By: Karen Me
Photos by: Christine Zhang
A Google search of “women’s haircuts” renders a disappointing result and limiting range of simple bobs, layers, and face framing. The short compilation of options indicates that a pair of scissors can only do so much. So how about a razor or a pair of clippers instead?
First reactions to this suggestion often do not extend much further beyond an emphatic no, perplexed expression, or an excuse to delay such seemingly drastic shearing. But regardless of how drastic you may think shaving your hair is, what exactly is stopping you?
While briefly vacationing in Copenhagen this summer, I was taken aback by the significant presence and casual acceptance of side shaves and undercuts on female-bodied people. This European fashion hub most definitely embraced the fluidity of shaved haircuts and styles, a trend that has not quite hit here yet outside of the small circles of punk subcultures.
With a shaved head myself, I returned to the Hilltop this year with a determination to shed more light on this type of haircut. While to some this haircut may translate as merely a fashion trend, to me, it more importantly and necessarily defies the exclusivity of feminine beauty standards. Any reasoning for not accepting a female-bodied person’s choice to shave their head is simply fallacious and reflective of a conforming society. Designating haircuts and styles for men and women should be seen as absurd when considered in the context of the biological purpose of hair (to protect your head). The socially constructed and falsified idea of short, shaved hair for men and long hair for women only perpetuates gender binaries and excludes people not in the mainstream, all in the name of a specific standard of beauty.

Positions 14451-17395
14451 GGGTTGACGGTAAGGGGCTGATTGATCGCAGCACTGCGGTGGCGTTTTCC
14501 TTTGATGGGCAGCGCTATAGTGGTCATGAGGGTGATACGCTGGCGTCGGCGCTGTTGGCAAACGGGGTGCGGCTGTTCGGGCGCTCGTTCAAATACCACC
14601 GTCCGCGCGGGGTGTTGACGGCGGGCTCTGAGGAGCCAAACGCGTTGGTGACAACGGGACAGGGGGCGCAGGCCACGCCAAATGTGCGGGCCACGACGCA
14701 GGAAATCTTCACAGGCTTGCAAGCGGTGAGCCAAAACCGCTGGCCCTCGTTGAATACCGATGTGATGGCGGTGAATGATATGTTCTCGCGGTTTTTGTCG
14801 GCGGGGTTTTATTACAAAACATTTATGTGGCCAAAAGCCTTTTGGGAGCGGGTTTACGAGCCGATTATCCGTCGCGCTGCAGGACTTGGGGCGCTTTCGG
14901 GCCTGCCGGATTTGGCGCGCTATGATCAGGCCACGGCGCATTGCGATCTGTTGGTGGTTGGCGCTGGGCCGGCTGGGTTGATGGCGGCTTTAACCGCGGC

I found people at Georgetown with similar perspectives pertaining to this topic. Here are some ways your fellow Hoyas rock the fluidity of shaved haircuts with their own personal style.
1. The Side Shave
Pam Escalante, SFS ’17
A number 2 on the razor yields a refreshing juxtaposition between each side.
Maggie Hoberg, SFS ’19
A side shave only serves to enhance other styles such as the French braid.
Citlalli Velasquez, COL ’17
Even after growing out a shave, the asymmetrical aesthetic remains striking.
2. The Double-Edged Sidecut
Eleni Katzilieri, COL ’19
An artistic extension of the hairline lends a sleek look, and can be easily covered as well.
3. The Bangin’ Bowlcut
Samuel Boyne, SFS ’18
A fashionable and blonde display of 360° symmetry.
4. The All Around
Karen Me, COL ’18
A side and undercut all around adds a twist to the half up bun and ponytail.
If we wish to utilize hair as a channel of self expression, we ought to welcome the diversity of expressions people have by normalizing the true fluidity of hairstyles. Otherwise, the constriction of expression is not true expression. And if you’re still not on board, don’t worry, your hair will grow back.